South African Navy Museum joins BRICS online discussion


BRICS is the acronym coined for an association of five major emerging national economies: Brazil, Russia, India, China and South Africa. Originally the first four were grouped as “BRIC” (or “the BRICs”), before the induction of South Africa in 2010. The association extends to a shared heritage that goes back to the Second World War (1939-1945).
Coinciding with the 75th anniversary of the Victory in the Great Patriotic War (the end of the Second World War), TV BRICS produced a documentary film entitled “Unknown Stalingrad” directed by Anastasia Shkitina. TV BRICS is an international media network of the BRICS countries. The mission of TV BRICS is to form a united information space in order to accelerate the process of economic development and increase the quality of life of the people of BRICS, while also showing the BRICS countries to the world – their traditions, history, culture, sport, economics and modern traditions.

The film “Unknown Stalingrad” is a story about forgotten battles of the Second World War and forgotten heroes. Former soldiers from Brazil, Russia, India, China, and South Africa talk about their participation and experiences in the war. These countries all have their own Stalingrad.
The Danish journalist Peter Harmsen called the Defence of Shanghai “Stalingrad on the Yangtze”, the Battle of Kohima is known as the “East Stalingrad”. Monte Castello and El Alamein are often compared with the Stalingrad Battle too. The film suggests that Stalingrad became not only a battle but also a symbol of the Second World War. Harmsen added, that “if you look overall, if you look at the importance of this symbolic value of the battle, then I think there are similarities.”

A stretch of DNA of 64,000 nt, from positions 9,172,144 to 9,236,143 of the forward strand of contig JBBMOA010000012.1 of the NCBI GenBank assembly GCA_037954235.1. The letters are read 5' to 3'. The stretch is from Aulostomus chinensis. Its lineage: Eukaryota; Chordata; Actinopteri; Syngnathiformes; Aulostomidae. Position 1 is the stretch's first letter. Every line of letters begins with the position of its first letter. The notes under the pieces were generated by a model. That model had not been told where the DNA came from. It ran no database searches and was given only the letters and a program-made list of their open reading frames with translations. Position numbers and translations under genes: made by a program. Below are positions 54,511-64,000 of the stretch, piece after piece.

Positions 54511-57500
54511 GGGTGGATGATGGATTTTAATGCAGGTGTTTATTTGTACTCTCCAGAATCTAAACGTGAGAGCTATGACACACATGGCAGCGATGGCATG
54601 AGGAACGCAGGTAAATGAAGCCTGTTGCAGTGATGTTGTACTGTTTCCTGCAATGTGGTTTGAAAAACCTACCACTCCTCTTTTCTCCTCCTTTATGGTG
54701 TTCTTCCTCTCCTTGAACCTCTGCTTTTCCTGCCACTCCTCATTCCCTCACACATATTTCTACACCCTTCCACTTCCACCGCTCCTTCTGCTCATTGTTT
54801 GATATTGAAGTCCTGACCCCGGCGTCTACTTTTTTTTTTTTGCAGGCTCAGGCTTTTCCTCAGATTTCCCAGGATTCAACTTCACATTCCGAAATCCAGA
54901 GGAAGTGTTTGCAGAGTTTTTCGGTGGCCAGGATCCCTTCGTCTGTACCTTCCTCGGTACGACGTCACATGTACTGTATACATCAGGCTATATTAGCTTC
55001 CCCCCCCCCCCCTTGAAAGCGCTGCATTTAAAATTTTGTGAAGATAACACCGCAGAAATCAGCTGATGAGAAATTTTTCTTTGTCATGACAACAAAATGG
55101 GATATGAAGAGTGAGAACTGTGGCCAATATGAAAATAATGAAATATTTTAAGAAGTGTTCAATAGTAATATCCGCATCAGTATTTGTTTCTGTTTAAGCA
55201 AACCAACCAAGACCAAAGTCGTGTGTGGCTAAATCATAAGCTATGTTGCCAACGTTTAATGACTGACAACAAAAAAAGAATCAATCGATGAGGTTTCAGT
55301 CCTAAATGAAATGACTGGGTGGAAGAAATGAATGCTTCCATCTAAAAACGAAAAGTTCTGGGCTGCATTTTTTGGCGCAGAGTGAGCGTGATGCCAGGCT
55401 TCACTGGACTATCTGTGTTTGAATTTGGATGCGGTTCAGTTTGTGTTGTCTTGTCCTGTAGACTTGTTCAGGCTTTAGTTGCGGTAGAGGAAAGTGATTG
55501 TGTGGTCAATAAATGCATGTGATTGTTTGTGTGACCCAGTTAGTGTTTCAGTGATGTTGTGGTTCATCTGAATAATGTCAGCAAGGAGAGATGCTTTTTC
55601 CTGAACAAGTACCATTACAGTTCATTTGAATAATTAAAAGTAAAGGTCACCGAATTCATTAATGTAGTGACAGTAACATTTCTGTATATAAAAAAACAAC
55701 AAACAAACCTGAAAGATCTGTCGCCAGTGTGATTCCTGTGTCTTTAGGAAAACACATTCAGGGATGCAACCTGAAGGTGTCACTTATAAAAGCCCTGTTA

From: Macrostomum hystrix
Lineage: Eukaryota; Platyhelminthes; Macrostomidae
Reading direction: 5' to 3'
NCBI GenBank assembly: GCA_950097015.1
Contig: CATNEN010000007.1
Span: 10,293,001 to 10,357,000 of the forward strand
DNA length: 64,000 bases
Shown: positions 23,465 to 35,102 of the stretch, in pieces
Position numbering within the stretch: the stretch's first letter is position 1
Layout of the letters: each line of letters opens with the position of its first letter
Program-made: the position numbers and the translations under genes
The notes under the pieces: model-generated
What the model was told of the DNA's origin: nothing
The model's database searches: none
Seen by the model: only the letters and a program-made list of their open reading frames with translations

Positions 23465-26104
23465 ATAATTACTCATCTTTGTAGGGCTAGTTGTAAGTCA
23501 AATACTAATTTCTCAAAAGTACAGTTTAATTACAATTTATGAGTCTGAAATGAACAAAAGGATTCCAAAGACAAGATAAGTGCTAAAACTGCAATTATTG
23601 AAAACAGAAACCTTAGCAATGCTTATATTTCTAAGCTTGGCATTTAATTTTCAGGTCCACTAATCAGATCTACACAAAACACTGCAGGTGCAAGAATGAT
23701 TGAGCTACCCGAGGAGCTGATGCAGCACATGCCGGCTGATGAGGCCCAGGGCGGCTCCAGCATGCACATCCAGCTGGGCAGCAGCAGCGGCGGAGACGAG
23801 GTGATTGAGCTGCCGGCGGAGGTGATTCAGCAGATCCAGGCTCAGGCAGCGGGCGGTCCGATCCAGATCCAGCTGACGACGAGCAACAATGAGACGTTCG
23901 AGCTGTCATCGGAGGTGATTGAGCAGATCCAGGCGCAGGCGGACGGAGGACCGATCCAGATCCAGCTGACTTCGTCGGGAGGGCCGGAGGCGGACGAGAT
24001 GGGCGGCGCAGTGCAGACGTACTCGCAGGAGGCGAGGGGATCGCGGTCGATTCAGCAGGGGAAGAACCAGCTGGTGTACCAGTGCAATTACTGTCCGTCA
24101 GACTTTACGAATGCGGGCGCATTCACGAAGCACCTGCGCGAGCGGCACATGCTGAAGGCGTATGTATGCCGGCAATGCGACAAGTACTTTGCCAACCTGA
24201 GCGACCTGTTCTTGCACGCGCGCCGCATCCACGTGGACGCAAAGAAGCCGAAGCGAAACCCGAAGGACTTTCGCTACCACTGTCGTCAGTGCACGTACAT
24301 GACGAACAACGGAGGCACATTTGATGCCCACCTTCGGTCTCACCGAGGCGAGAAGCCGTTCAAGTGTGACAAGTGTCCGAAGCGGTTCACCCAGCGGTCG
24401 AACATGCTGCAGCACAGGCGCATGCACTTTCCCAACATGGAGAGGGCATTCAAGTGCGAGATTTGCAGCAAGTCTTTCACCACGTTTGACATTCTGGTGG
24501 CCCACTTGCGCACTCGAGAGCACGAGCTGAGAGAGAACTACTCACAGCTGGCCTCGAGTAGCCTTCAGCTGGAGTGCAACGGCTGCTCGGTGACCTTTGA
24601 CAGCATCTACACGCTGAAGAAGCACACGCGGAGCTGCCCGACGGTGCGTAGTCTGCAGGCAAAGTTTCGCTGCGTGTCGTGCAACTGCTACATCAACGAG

The film was premiered on Sunday 7th of June via live stream and followed by a live discussion with invited guests via a Zoom conference link.

The invitation to the South African Naval Museum to join the discussion goes back to its earlier collaboration with the Consulate General of the Russian Federation in Cape Town in the development and opening of the Arctic Convoys Display (1941-1945) at the museum in 2016.

The Arctic Convoys of World War II were oceangoing convoys which sailed from the United Kingdom, Iceland and North America to northern ports in the Soviet Union to deliver essential supplies to the Soviet Union. The cargo included tanks, fighter planes, fuel, ammunition, raw materials, and food to a besieged Soviet Union. Approximately 250 South Africans were seconded to British Royal Navy warships that undertook the arduous convoy escort duties. The display at the Naval Museum honours and remembers the South African men that were a part of the Russian Arctic Convoys of the Second World War.

An online discussion of almost 3 hours followed the viewing of the film, wherein experts, historians and diplomats raised topics of the film and also discussed the recent trends around the preservation of historical memory in their respective countries.
It was particularly enlightening to observe five different perspectives from the various participants; “looking at the history of World War II through different lenses”, so to speak. Dr Tasin Nazim facilitated the online conference in two languages with participation by Commander Leon Steyn, Curator of the SA Naval Museum in Simon’s Town, Ganes Pillay, long serving member of the South African Military History Society of KwaZulu Natal, Dr Elina Komarova-Tagar, Russian Club member, Cape Town, Rana T.S. Chhina, editor USI CAFHR (India), Professor João Claudio Platenik Pitillo, historian and writer (Brazil), Dr Alexandra Arkhangelskaya, Centre for Southern African Studies, Professor Carlos Daróz, historian and writer (Brazil), John Slava Pei, linguist and writer (China) as well as the press attaché of the Russian Embassy in South Africa, Alexander Arefiev.

A trailer of the documentary film can be viewed on YouTube at